About the work




Les lits, 1997/98
The Beds
Mixed media
Variable dimensions

Christian Boltanski has constructed an installation that comes across as cold and oblique. Placed in a darkened, sterile room lit solely by the sharp glare of the neon tubes, the bed-like sculptures with their different sizes recall incubators, operating tables, autopsy tables, hospital beds, deathbeds or coffins.

The added effect of the incubators' associations to infants and the pervasive bleakness exuded by the hospital bed-like sculptures imbues the work with an ominous and morbid expression.

The beds signify the origin of life by way of their small size but the opposite meaning is called forth as well because they resemble a cross between operating and autopsy tables. They seem to be making the point that all we know is that we are born and must die.

Some of the beds appear to have been used whereas others suggest that clandestine experiments are being conducted underneath the tent-like plastic constructions. The room and the metal beds are abandoned by everyone but the onlooker. Our immediate, emotional response to the installation is the core of the work. Projecting ourselves into the room we can relate to our own life and death.

The sense of menace is heightened by being the only living person in the room: all the beds are empty, pillows and duvets having replaced the human body while making us wonder where the occupants of the beds have gone. Boltanski emphasises the absence of the living by employing cold, sterile materials that contrast sharply with human warmth and care.*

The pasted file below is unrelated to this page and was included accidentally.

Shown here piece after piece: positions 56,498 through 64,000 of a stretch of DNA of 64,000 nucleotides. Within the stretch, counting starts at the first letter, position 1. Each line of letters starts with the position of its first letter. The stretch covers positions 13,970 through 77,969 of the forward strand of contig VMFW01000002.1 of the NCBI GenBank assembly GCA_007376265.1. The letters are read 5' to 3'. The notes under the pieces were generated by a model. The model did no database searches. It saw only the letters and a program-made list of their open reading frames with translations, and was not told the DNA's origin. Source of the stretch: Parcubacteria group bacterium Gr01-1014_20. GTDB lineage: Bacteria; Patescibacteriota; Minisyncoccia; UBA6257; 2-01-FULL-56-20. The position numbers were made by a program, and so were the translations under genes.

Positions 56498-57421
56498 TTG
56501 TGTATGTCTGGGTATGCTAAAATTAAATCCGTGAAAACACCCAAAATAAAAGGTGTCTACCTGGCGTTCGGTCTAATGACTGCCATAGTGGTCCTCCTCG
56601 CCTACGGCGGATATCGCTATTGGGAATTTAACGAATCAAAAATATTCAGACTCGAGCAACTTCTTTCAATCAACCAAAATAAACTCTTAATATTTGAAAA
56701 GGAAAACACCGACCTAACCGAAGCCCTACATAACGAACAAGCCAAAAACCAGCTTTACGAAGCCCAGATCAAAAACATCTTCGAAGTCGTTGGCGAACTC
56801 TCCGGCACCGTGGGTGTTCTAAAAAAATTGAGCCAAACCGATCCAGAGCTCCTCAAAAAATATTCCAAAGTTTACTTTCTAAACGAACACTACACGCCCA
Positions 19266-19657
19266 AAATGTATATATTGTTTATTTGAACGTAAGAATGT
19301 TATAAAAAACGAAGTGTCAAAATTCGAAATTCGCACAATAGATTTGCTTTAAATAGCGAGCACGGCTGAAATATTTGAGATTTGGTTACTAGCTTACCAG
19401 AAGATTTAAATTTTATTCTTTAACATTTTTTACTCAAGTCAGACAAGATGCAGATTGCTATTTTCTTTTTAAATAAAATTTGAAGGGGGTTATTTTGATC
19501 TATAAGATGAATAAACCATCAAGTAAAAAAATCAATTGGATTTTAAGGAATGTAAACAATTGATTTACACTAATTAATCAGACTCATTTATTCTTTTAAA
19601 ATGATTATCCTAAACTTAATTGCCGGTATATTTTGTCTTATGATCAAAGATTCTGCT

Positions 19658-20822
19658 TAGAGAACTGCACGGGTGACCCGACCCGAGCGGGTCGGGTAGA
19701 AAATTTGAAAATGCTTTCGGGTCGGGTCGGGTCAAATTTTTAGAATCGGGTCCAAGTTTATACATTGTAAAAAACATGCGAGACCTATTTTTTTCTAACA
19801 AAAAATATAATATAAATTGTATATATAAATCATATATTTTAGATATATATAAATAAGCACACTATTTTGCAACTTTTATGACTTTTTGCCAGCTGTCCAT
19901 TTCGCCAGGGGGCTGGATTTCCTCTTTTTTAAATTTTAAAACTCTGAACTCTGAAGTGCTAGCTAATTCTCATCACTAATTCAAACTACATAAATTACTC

Christian Boltanski's art in general
Boltanski’s works deal with memories and the past and with how we hold on to reminiscences. He employs objects that all refer to a lived life, e.g. second-hand clothes and family snapshots. The results are evocative installations that set up vivid contrasts: light vs darkness, life vs death, presence vs absence, organic vs mechanic.

Since the mid-1980s Boltanski's art has focused on death as both an abstract entity and a tangible, concrete experience. Over the years his works have grown in scale and become increasingly monumental and theatrical, expressly stirring an emotional reaction from the onlooker.

Discussing Boltanski's works, his Jewish background and the fact that he was born during World War II often are brought up. However he stresses himself that his art concerns itself with more than the Holocaust, reflecting on death in many shapes and forms: violent death vs the ‘normal’ death, but also a metaphorical death – that a memory of someone dies because we no longer remember that person.

At the heart of Boltanski's works is the individual, the subject and particularly the loss of the individual. Les lits stages that loss: the subject was present but is no longer there. In the same manner a person can lose his individuality in death by becoming part of an anonymous mass. Boltanski has stated of his works: - What drives me as an artist is my belief in everybody's uniqueness, although everybody disappears so quickly. We abhor seeing the dead, yet we love them and value them. Everybody is special.

For five decades Boltanski has interpreted universal, existential conditions in installations, mail art, books and photography, often basing it on his own life, reaching into a store of memories and experiences to reconstruct his own life and especially his own childhood.

DK-2635 Ishøj
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